Friday, November 30, 2012

Red vs Blue: Genre Jumping

Red vs Blue: Genre Jumping

Recently, I finished entire run of Red vs Blue, from season one all the way to ten. RvB was one of the first great web series that went viral and gave Machinima more of a household name. Well, namely in the geek and Halo fan circles. What made RvB so great, and popular, was it nonsensical comedy with snail-pace advancement of the plot. This lasted until season five with the conclusion of the Blood Gulch Chronicles. When the series restarted in season six, it began the transformation from comedy to sci-fi drama. Something many fans, like Dogfish, were not happy.

And why it was so great.

This genre jump was not exactly jumping the shark. It still kept some of the original comedy that made the series so popular but moved into the more serious themes; effectively becoming a dramady. Although, it tried to recaptured the original comedy in season nine. RvB descend to darker and heavy themes was not bad. Well not as bad as transforming Urkel from a nerd to mad scientist. The latter tried to explore areas never part of the original world in a desperate, yet somewhat successful, attempt to hold on to its audience. The former delved into a wider world, outside that damn box canyon, hinted in the Blood Gulch Chronicles. Although, it was not cheap move to hold on its audience as Family Matters.

Seriously, once you're able to transform yourself and a donut-loving cop into Bruce Lee clones, you do not belong in either category

The sci-fi and darker themes in the later seasons were not that developed in it's own right. The themes revolved around A.I.s, dealing with loss, and such. Granted this is not a novel or TV series, but there are webshorts that seized the mood and carried the themes and than later RvB. But why did I still watch and enjoy RvB? Because the comedy established the characters we're familiar with and liked. It was the hook that kept some of the audience interested in RvB. And the writing, voice acting, and to some degree the character development, was still there in the new seasons. Which was what made RvB in the fist place.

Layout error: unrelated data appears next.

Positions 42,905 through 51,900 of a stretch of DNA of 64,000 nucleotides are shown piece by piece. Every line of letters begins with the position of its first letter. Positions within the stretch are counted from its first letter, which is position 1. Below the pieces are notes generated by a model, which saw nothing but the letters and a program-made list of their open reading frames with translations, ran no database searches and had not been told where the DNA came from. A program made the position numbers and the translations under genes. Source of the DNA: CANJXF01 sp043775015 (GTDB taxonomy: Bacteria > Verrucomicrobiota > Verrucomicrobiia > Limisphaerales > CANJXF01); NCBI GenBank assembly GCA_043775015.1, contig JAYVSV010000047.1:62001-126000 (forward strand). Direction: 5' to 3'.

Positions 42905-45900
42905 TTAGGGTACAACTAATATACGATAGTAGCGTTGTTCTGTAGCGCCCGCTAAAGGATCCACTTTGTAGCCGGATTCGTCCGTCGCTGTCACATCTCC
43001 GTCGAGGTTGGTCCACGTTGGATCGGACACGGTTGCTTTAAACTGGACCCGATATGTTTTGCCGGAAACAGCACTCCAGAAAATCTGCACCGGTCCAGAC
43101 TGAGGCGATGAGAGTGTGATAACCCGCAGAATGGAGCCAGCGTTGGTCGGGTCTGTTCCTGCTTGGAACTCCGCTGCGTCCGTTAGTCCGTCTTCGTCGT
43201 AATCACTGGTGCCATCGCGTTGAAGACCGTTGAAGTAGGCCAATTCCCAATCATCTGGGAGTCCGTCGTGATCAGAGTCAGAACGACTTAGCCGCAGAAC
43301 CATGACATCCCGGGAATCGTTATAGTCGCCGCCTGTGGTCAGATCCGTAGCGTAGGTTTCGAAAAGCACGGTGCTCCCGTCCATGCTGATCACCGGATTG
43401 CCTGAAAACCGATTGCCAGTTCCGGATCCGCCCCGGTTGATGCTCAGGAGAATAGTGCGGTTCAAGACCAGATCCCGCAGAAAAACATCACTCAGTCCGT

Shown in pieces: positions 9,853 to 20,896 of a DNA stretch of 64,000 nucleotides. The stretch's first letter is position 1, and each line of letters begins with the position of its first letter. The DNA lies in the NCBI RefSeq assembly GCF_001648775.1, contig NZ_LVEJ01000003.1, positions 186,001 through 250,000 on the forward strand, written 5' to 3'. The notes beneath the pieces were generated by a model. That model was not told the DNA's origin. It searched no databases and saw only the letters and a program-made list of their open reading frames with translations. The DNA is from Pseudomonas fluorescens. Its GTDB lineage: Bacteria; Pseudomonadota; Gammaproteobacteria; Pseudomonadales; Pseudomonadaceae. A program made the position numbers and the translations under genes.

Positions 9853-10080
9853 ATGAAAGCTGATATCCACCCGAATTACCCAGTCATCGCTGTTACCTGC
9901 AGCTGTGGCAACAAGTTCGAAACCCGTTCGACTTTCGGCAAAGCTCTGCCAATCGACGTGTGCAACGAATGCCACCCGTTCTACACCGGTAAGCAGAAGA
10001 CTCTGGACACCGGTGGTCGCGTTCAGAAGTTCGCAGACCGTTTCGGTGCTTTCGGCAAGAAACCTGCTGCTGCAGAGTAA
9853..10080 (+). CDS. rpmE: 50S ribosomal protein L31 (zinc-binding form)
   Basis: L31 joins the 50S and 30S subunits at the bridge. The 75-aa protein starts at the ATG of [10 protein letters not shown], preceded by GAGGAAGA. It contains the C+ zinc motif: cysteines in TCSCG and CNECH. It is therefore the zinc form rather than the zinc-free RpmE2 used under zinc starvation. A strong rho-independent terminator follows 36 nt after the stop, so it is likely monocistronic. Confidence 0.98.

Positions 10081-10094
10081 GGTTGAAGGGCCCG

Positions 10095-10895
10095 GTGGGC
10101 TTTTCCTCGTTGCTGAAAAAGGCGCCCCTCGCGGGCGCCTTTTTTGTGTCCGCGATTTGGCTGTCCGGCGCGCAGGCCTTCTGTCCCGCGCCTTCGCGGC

My kind of Brony

Another great web series that genre jumped was Ryan Sohmer's Looking forGroup and did it awesomely. Looking for Group started as a parody of D&D and WoW but the writer eventually decided to take to the dramady level. The difference between the two series is how they handled this transition. RvB introduced new characters for the heavier themes while somewhat awkwardly putting in the old cast; most of which really did not belong in this new direction. Granted, this led to great comedic situations and showed that the series was self-aware of this clash. In a sense, RvB was weaving two different stories into one and did it decently. Looking for Group kept its focus on the original cast and just shifted its plot to darker themes. And it was great.

Oh. Hell. Yeah.

Season ten ended with the possibility of a new season or all together new series. To some degree, I would like to see this continue but it would not be the same RvB. If Rooster Teeth do push a new season or series, I wanted a direction that is natural to one or more of the original cast. Perhaps a back story to the ones who did not get one. Rather it is a comedy or dramady, the writing will keep it interesting so long as we have the characters we came to love.


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